The 20 Best Novellas in the History of Mankind

by GH

http://www.youtube.com/watch?v=9XjN4DCNt6E
Video: “How do peasants die?” On the life and death of Tolstoy, famous vegetarian.

I love me some novels and short stories. But I am particularly attracted to novellas. (Here’s mine! Buy them!) I was reminded of this after re-reading one that blew me away (see #20). So I thought I’d revisit my own list.

Again, this is not intended to be a definitive list and it’s in no particular order, save for # 1, which you should read (or-read) immediately. Okay, novellas. Here goes:

1. Death of Ivan Illyich, Leo Tolstoy
The best novella ever, if not the high point of world literature.

2. The Metamorphosis, Franz Kafka
When reading “The Trial” to his buddy Max Brod, Kafka laughed his ass off. Read “The Metamorphosis” again and think of Kafka laughing.

3. What Kind of Day Did You Have, Saul Bellow
Immensely rewarding and bristling with life. A portrait of an aging “intellectual captain” and his clumsy, appealing mistress.

4. Bartleby the Scrivener, Herman Melville
Weird, brilliant, prescient and also surprisingly funny.

5. Death in Venice, Thomas Mann
Sublime creepiness.

6. Animal Farm, George Orwell
Many people will disagree about this one because they associate it with high school. Read it again.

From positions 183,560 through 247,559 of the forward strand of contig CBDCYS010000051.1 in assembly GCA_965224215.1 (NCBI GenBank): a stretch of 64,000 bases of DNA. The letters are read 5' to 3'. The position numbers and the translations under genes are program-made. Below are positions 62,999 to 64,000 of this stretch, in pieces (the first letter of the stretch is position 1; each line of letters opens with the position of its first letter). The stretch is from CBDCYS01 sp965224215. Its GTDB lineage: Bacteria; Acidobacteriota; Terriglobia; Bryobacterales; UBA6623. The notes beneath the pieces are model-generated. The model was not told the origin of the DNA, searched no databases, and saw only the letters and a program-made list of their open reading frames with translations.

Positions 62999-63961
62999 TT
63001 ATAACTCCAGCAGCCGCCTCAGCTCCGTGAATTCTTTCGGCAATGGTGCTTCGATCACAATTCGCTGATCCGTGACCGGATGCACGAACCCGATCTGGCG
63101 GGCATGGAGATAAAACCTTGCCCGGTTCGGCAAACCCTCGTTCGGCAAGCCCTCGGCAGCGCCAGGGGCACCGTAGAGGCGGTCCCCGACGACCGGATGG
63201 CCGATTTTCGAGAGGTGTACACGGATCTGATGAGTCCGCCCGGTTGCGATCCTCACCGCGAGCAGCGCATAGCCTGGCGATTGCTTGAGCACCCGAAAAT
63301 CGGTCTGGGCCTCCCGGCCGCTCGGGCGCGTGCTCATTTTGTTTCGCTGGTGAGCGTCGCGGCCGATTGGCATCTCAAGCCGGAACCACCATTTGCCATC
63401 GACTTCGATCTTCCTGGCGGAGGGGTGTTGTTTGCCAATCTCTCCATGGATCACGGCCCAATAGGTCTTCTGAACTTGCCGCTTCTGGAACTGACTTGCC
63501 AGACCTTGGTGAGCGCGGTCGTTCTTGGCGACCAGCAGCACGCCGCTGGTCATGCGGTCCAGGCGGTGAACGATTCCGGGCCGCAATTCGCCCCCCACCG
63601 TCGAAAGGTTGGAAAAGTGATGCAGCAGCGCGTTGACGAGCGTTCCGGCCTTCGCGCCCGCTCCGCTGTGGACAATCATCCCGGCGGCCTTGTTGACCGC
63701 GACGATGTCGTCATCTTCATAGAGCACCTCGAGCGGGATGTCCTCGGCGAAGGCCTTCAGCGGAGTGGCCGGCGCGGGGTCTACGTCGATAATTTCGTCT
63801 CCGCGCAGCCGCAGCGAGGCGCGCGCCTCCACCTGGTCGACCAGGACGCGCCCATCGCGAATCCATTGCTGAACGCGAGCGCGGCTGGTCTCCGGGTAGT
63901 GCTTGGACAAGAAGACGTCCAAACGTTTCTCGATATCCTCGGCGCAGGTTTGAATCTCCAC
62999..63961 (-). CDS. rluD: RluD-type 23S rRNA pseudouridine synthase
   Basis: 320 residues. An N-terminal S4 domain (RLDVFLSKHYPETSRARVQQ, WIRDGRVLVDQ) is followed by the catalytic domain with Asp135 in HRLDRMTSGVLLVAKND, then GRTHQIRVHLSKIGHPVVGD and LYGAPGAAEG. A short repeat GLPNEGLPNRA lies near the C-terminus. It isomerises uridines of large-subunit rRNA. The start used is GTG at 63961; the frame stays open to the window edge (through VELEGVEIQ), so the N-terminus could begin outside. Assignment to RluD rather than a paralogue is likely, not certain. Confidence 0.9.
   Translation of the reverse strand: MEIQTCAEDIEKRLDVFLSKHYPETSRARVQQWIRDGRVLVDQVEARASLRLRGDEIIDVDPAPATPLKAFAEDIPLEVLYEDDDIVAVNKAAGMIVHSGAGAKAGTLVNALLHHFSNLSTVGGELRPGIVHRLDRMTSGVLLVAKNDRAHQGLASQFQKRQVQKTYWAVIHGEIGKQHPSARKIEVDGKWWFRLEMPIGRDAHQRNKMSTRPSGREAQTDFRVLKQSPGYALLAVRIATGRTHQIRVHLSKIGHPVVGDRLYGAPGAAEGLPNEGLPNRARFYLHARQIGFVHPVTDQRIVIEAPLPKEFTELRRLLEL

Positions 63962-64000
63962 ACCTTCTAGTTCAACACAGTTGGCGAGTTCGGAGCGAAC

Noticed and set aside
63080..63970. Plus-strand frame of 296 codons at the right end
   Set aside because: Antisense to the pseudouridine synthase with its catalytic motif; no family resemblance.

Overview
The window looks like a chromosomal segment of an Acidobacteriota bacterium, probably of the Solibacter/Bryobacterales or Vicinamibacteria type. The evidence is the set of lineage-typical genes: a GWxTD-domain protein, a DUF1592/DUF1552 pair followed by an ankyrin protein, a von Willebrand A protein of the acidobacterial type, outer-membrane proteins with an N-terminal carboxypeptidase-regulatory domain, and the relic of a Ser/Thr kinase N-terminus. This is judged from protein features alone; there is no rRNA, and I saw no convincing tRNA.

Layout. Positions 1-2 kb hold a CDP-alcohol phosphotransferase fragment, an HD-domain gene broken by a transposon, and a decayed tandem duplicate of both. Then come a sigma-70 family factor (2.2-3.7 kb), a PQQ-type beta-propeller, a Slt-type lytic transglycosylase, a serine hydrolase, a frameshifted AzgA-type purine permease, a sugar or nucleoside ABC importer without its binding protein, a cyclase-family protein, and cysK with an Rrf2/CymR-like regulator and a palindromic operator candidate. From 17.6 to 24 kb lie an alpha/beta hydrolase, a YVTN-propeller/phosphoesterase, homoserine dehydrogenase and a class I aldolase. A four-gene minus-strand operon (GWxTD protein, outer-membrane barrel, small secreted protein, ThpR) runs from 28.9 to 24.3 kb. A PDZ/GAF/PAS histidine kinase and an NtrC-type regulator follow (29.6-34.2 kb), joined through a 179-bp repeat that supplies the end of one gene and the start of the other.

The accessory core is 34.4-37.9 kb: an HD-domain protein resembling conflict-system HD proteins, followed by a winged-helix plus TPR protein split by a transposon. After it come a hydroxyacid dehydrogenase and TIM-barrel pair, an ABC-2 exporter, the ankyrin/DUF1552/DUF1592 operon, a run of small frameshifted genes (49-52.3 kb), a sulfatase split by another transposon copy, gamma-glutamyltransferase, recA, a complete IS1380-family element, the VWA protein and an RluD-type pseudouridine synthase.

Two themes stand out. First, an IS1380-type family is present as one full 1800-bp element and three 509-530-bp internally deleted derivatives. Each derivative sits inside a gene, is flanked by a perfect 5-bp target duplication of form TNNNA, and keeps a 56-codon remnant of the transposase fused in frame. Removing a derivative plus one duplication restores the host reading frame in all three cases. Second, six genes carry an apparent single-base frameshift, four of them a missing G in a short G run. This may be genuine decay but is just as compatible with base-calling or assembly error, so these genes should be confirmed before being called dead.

7. The Gambler, Fyodor Dostoyevsky
Ah, Fedya. If only you always wrote this short.

8. Notes from the Underground, Fyodor Dostoyevsky
See #7.

9. Daisy Miller, Henry James
Ah, Henry. If only you always wrote this short.

10. War of the Worlds, H.G. Wells
Wonderfully imaginative and a fast read.

11. The Dead, James Joyce
I read this so long ago that I can’t remember a thing about it, but it’s James Joyce, so it has to be here.

12. Chronicle of a Death Foretold, Gabriel Garcia Marquez
If you haven’t read this, shame on you.

13. No One Writes to the Colonel, Gabriel Garcia Marquez
Simultaneously fascinating and frightening.

14. One Day in the Life of Ivan Denisovich
This one made a strong impression on me in high school.

15. Billy Budd, Herman Melville
Fills the reader with a kind of epic futility.

16. The Old Man and the Sea, Ernest Hemingway
Ludicrous dialogue: “I fear both the Tigers of Detroit and the Indians of Cleveland.” But a great story nevertheless.

17. The Aspern Papers, Henry James
Astonishing to say this about anything by him, but: it’s fun.

18. Goodbye Columbus, Philip Roth
Dissecting the foibles and petty snobbery of suburban Jews. It pissed off almost everyone in my parents’ generation, so I was almost obliged to love it.

19. Him With His Foot in His Mouth, Saul Bellow
Actually the collection of that name is my favorite book.

20. A Love Child, Doris Lessing
I find this story absolutely brilliant and truly frightening. In fact, I’m going to read it again as soon as I am done with this post.

Bonus: Three Famous Ones That I Have Mixed Feelings About

 1. Heart of Darkness, Joseph Conrad
The first time I read this (in my lonely apartment in Warsaw) I thought it was genius. The second time I picked it up, I couldn’t get past page 8.

2. The Turn of the Screw, Henry James
I have tried and failed to read this story more times than I can remember.

3. Seize the Day, Saul Bellow
Marvelous writing, but not nearly as affecting as it thinks it is.

Did I miss anything? Send me an email and let me know.